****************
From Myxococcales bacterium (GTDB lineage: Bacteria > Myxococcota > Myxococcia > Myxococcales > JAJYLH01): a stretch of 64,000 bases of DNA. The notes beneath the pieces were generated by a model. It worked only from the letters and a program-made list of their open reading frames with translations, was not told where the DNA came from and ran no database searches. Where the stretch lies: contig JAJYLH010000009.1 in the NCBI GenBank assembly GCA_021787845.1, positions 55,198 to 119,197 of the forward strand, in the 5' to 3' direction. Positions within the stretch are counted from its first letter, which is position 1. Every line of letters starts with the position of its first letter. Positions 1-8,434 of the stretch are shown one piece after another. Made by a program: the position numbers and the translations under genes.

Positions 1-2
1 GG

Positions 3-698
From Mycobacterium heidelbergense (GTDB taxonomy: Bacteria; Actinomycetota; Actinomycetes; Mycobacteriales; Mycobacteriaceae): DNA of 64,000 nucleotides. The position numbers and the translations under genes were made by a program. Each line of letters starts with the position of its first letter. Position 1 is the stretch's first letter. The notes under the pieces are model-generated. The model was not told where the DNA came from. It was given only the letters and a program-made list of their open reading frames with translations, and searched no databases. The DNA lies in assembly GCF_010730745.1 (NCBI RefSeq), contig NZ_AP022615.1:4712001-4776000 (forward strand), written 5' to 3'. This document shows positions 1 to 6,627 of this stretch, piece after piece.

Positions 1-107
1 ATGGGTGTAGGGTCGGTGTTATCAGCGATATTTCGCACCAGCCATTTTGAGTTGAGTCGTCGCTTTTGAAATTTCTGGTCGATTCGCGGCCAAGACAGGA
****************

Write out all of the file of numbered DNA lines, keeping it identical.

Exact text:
From Myxococcales bacterium (GTDB lineage: Bacteria > Myxococcota > Myxococcia > Myxococcales > JAJYLH01): a stretch of 64,000 bases of DNA. The notes beneath the pieces were generated by a model. It worked only from the letters and a program-made list of their open reading frames with translations, was not told where the DNA came from and ran no database searches. Where the stretch lies: contig JAJYLH010000009.1 in the NCBI GenBank assembly GCA_021787845.1, positions 55,198 to 119,197 of the forward strand, in the 5' to 3' direction. Positions within the stretch are counted from its first letter, which is position 1. Every line of letters starts with the position of its first letter. Positions 1-8,434 of the stretch are shown one piece after another. Made by a program: the position numbers and the translations under genes.

Positions 1-2
1 GG

Positions 3-698
From Mycobacterium heidelbergense (GTDB taxonomy: Bacteria; Actinomycetota; Actinomycetes; Mycobacteriales; Mycobacteriaceae): DNA of 64,000 nucleotides. The position numbers and the translations under genes were made by a program. Each line of letters starts with the position of its first letter. Position 1 is the stretch's first letter. The notes under the pieces are model-generated. The model was not told where the DNA came from. It was given only the letters and a program-made list of their open reading frames with translations, and searched no databases. The DNA lies in assembly GCF_010730745.1 (NCBI RefSeq), contig NZ_AP022615.1:4712001-4776000 (forward strand), written 5' to 3'. This document shows positions 1 to 6,627 of this stretch, piece after piece.

Positions 1-107
1 ATGGGTGTAGGGTCGGTGTTATCAGCGATATTTCGCACCAGCCATTTTGAGTTGAGTCGTCGCTTTTGAAATTTCTGGTCGATTCGCGGCCAAGACAGGA